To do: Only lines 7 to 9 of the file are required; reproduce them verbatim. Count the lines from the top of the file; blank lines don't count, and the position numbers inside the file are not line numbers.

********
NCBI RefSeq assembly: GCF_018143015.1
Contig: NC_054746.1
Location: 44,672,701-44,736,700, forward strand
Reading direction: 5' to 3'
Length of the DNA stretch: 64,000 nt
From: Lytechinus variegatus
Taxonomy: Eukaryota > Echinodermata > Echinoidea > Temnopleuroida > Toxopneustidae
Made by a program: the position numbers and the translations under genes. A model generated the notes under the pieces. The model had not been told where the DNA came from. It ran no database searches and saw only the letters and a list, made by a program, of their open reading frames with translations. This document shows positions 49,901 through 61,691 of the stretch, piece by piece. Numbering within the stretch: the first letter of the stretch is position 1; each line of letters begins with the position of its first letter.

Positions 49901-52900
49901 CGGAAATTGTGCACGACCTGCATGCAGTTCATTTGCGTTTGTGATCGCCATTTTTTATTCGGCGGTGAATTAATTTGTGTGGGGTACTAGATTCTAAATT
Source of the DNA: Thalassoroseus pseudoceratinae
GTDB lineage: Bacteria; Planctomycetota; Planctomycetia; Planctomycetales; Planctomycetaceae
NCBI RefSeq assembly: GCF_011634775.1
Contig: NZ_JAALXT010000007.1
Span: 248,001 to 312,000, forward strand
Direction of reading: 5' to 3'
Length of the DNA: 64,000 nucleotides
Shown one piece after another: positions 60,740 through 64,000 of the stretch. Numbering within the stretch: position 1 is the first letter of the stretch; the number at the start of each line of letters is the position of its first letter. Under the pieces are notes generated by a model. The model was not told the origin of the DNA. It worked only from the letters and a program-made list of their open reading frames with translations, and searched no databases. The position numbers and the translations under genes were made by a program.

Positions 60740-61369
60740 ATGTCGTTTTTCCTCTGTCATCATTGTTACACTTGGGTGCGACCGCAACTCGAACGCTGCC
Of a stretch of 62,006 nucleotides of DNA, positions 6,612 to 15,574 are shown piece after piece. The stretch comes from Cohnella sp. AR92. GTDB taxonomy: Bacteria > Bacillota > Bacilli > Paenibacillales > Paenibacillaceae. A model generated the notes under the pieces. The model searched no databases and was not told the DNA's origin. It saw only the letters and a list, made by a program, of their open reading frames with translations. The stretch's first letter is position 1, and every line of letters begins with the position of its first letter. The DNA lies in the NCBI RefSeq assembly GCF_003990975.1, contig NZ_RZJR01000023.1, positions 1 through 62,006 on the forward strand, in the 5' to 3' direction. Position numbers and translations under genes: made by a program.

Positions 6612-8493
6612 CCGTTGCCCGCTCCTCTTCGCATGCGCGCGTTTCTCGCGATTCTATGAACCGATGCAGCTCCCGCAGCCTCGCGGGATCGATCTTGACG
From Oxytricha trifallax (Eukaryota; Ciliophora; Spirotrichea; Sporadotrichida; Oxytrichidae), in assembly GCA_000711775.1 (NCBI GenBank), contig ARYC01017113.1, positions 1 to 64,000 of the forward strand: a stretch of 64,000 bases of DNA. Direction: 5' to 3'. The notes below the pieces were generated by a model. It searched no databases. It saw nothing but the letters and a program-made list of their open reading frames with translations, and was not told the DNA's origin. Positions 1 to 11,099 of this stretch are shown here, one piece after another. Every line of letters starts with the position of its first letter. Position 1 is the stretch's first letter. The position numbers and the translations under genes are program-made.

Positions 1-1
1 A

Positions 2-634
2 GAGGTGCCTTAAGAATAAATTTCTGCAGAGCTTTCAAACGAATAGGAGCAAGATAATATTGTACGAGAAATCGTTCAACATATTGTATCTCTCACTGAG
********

Taxonomy: Eukaryota > Echinodermata > Echinoidea > Temnopleuroida > Toxopneustidae
Made by a program: the position numbers and the translations under genes. A model generated the notes under the pieces. The model had not been told where the DNA came from. It ran no database searches and saw only the letters and a list, made by a program, of their open reading frames with translations. This document shows positions 49,901 through 61,691 of the stretch, piece by piece. Numbering within the stretch: the first letter of the stretch is position 1; each line of letters begins with the position of its first letter.

Positions 49901-52900